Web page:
"I'm starting to suspect that attempts to dismiss Cameron - pictured above - as 'the same old same old' are as wide of the mark as the Major government's laughable initial efforts to brand Blair a closet 'demon eyes' socialist back in 1994 and 1995."Nick Cohen also argues that the left really ought to take Cameron more seriously.
They're both right - although I think it's part of a wider problem. Even in the narrow terms of Cameron's leadership, I don't think the left and Tory opposition in general has really taken on board what Cameron represents:
1) He's lightweight in many respects but - I'm repreating myself here, I realise - he knows what is wrong with his party, what was making them unelectable. He's like Blair in this important respect. People sneer at him attempting to 'de-toxify' the Tory party without acknowledging that he was and is right about this and that it was an insight that eluded his predecessors. Brown, on the other hand, has no idea.
2) His personal qualities are a small matter compared to what his election as leader said about the Conservative party: it said that they were tired of being in opposition so they gave up that fatal habit that besets political parties from time to time - mistaking your 'grassroots' for the electorate.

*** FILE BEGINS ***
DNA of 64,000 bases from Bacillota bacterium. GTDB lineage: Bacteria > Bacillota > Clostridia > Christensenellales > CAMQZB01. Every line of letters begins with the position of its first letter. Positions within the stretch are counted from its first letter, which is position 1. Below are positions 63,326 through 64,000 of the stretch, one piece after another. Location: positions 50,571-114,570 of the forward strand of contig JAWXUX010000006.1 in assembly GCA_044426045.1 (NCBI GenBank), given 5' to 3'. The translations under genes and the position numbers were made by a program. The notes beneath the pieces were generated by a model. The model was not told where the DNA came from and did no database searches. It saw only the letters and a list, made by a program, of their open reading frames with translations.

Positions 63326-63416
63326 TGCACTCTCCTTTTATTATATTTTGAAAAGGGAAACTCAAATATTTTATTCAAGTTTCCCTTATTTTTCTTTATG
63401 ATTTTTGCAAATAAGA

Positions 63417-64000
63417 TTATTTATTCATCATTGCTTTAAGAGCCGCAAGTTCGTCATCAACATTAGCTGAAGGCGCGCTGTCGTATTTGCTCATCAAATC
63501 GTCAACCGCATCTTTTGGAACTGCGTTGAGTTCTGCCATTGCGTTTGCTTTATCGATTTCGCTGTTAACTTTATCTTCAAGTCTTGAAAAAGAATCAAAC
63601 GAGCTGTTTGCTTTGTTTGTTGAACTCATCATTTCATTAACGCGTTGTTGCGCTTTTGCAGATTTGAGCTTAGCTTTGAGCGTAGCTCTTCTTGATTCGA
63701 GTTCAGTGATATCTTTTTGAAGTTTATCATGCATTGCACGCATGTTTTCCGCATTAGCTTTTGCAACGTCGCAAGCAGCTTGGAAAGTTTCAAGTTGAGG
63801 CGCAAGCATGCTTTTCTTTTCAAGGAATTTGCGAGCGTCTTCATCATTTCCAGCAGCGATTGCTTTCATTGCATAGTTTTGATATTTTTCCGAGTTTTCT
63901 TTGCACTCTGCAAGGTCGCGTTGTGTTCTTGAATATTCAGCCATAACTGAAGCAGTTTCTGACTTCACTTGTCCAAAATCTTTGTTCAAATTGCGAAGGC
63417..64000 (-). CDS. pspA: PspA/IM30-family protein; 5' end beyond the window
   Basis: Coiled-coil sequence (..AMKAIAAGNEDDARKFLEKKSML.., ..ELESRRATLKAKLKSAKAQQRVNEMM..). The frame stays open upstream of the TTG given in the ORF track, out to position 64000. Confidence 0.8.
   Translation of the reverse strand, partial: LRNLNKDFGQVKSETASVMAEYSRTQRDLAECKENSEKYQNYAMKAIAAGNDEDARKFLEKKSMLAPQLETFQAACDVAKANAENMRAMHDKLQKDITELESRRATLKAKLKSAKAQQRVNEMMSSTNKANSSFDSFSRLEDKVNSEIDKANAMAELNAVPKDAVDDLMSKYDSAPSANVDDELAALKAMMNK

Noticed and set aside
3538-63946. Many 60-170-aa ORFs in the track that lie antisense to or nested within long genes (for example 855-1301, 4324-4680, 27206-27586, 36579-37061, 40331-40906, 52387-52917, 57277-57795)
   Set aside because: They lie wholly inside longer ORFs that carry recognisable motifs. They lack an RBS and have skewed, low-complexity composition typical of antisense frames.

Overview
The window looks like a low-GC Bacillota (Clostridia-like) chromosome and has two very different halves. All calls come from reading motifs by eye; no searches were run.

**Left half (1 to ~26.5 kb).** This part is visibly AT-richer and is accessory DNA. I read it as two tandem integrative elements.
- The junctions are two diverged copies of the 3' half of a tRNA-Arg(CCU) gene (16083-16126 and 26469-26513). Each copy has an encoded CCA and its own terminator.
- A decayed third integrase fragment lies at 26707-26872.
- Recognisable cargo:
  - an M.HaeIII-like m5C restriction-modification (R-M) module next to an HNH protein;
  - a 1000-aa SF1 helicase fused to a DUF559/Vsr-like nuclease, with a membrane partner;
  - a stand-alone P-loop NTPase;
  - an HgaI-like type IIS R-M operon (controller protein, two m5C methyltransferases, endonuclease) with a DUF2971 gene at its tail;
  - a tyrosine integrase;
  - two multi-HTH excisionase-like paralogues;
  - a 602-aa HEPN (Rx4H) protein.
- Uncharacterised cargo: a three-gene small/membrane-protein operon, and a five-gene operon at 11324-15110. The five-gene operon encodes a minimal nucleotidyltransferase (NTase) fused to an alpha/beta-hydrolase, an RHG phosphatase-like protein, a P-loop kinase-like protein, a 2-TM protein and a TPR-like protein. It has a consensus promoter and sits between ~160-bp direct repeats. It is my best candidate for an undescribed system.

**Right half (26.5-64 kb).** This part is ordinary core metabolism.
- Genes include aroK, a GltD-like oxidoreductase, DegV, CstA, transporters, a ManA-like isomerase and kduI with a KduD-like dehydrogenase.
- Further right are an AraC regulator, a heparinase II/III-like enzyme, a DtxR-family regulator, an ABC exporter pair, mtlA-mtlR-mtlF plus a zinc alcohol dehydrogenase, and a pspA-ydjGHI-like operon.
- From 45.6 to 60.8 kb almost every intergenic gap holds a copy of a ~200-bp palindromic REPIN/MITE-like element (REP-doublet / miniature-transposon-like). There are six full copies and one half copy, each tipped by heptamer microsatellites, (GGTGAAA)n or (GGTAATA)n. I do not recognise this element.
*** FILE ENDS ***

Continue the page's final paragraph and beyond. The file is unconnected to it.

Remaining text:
But I'm wondering if there's anything new about this. The Conservatives have had a long tradition of absorbing policies and positions from their opponents starting from the adoption of much of the Whig tradition. Then there was Disraeli's One-Nationism and the extension of the franchise to working men in the towns. Since then the Conservatives have supported socialist policies such as the NHS or nationalisation if they've felt it suited their interests. And now we have David Cameron.
In this context you could argue that underestimating the Conservatives has been the default position for the parties of the left. JS Mill famously described the Tories as the 'stupid party'. The Liberals, on the other hand, were and are fantastically intelligent - it's just that they don't win elections anymore. Thatcher was underestimated, so was Major, so has Cameron been. It's also a pattern we've seen in the States too - most notably with Reagan and, I'd argue, with George W Bush. I can't think of any genetic reason why the parties of the centre-left should consistently forget that it is electorally fatal to underestimate your political opponents but they do this fairly consistently as far as I can see. It goes without saying that this is a losing strategy.